With all the focus on the Christmas season, employers need to consider the needs of employees who are not members of the Christian faith. This is not a matter of being "politically correct." It's recognizing the reality of today's workplaces.
With an increasing percentage of employees following a religion other than the Christian faith, organizations need to determine how they will respond to requests for time off to mark holy days that do not fall on a statutory holiday.
The Human Rights Code requires employers to accommodate these requests (to the point of undue hardship), however it currently does not require that time off be paid.
Some options available to employers include:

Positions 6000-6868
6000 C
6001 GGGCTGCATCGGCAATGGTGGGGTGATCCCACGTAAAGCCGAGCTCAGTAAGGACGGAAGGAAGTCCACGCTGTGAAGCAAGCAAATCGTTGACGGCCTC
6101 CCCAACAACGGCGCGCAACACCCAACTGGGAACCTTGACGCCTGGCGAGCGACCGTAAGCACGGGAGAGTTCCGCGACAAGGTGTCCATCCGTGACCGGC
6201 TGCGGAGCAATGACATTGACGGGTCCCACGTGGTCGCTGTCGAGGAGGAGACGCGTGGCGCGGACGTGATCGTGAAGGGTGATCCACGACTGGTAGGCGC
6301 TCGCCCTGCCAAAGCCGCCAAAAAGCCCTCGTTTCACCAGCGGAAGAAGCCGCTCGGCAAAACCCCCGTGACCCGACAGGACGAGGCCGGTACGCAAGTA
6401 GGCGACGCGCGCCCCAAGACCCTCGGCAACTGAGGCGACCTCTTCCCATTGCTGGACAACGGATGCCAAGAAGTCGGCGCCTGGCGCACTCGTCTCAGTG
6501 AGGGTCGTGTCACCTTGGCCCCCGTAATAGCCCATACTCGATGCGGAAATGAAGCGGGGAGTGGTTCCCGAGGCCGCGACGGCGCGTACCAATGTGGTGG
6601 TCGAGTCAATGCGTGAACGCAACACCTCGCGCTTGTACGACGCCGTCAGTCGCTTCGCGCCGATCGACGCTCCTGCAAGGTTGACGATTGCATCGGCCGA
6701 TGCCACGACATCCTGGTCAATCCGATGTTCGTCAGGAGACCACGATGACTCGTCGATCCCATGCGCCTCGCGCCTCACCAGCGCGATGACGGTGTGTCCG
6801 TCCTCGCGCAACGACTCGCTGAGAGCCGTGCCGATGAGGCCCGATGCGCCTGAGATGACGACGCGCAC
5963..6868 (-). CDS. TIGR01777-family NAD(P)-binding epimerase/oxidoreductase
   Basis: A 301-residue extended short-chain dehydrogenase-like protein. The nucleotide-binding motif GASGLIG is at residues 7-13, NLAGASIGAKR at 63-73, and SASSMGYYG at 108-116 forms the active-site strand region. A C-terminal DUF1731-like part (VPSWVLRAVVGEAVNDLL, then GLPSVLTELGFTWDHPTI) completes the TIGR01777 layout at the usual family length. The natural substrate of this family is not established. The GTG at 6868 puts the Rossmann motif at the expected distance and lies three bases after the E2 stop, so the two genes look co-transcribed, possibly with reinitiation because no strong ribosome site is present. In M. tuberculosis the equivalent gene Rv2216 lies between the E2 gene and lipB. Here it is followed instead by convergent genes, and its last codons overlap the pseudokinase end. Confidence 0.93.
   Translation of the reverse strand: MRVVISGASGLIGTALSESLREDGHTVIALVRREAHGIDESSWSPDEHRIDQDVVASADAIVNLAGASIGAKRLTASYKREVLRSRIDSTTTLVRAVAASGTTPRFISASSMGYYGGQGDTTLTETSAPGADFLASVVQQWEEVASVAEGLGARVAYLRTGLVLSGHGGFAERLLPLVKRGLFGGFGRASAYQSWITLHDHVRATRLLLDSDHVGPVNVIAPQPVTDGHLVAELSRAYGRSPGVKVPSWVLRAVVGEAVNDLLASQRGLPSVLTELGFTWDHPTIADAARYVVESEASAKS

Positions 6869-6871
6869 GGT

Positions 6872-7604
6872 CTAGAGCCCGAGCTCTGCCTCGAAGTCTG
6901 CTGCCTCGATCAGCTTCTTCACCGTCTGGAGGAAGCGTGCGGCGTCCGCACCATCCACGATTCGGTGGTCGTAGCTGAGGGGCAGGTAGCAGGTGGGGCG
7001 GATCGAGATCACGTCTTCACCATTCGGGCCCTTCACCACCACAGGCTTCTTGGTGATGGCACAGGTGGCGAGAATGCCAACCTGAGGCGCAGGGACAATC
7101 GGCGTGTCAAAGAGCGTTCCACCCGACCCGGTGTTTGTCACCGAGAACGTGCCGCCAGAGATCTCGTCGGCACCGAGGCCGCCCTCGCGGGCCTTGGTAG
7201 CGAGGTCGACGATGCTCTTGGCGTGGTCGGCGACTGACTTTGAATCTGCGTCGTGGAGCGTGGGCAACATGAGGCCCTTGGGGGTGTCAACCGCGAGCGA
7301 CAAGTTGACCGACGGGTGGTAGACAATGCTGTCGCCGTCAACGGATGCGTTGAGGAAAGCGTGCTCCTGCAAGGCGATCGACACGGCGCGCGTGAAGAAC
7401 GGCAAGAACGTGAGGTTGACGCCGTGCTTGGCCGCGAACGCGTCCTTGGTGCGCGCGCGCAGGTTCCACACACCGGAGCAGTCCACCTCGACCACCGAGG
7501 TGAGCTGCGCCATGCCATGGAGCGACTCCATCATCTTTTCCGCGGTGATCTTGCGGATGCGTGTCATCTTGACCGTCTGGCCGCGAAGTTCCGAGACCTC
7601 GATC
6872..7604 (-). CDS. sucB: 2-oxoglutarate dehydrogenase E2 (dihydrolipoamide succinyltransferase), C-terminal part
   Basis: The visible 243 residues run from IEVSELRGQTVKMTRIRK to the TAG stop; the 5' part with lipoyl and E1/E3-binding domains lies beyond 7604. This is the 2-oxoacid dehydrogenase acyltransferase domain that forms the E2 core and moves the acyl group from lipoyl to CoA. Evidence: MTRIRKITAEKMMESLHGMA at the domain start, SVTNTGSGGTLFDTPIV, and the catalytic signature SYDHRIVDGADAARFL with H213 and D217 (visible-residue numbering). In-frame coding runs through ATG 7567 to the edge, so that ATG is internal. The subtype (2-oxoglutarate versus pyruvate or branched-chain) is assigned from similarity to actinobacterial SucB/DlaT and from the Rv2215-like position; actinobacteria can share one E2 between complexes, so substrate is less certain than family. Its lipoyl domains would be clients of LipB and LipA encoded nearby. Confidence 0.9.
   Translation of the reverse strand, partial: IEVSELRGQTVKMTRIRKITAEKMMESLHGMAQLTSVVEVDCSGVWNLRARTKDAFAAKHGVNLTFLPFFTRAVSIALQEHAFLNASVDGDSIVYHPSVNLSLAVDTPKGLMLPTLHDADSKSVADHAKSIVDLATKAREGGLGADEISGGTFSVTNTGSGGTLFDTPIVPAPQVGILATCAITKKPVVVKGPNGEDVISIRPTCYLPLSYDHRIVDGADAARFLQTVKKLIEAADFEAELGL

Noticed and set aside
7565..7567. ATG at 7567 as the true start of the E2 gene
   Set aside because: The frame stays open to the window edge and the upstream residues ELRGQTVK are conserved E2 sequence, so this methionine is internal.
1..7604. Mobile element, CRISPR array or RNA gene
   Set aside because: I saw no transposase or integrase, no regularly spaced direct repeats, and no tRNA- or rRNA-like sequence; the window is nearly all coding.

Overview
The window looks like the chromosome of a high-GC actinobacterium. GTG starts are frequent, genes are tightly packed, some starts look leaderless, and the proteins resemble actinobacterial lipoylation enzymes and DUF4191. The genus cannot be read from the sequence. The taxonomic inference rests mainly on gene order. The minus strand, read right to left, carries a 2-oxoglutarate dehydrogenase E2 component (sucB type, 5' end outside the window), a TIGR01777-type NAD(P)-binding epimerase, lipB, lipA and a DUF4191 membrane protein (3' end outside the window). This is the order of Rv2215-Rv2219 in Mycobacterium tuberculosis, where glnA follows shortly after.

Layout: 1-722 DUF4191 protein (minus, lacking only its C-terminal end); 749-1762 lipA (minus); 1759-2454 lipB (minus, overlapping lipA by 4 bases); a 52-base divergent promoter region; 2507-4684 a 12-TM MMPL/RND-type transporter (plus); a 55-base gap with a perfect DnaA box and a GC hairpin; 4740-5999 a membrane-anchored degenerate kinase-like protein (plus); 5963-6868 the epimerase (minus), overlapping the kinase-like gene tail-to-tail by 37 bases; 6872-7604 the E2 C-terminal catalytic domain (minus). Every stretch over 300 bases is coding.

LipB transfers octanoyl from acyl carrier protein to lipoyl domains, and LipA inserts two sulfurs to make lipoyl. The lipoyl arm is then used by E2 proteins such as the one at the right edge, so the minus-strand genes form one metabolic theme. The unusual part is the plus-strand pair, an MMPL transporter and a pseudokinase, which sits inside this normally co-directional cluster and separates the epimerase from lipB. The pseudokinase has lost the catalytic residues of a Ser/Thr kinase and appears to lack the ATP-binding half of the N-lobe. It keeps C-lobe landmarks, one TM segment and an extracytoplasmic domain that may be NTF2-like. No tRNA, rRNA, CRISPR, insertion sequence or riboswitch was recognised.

Regardless of the choice your company makes, it is critically important to determine your policy in advance of a request and apply it consistently across the organization.
Don't leave this important issue to be decided by each supervisor, your company will be opening itself up to unwanted complaint of discrimination. Imagine the ramifications of one supervisor allowing a member of a particular faith to have a paid day off while another denies the same request to a member of a different faith.
Have questions about employee issues in your workplace? Contact us today.
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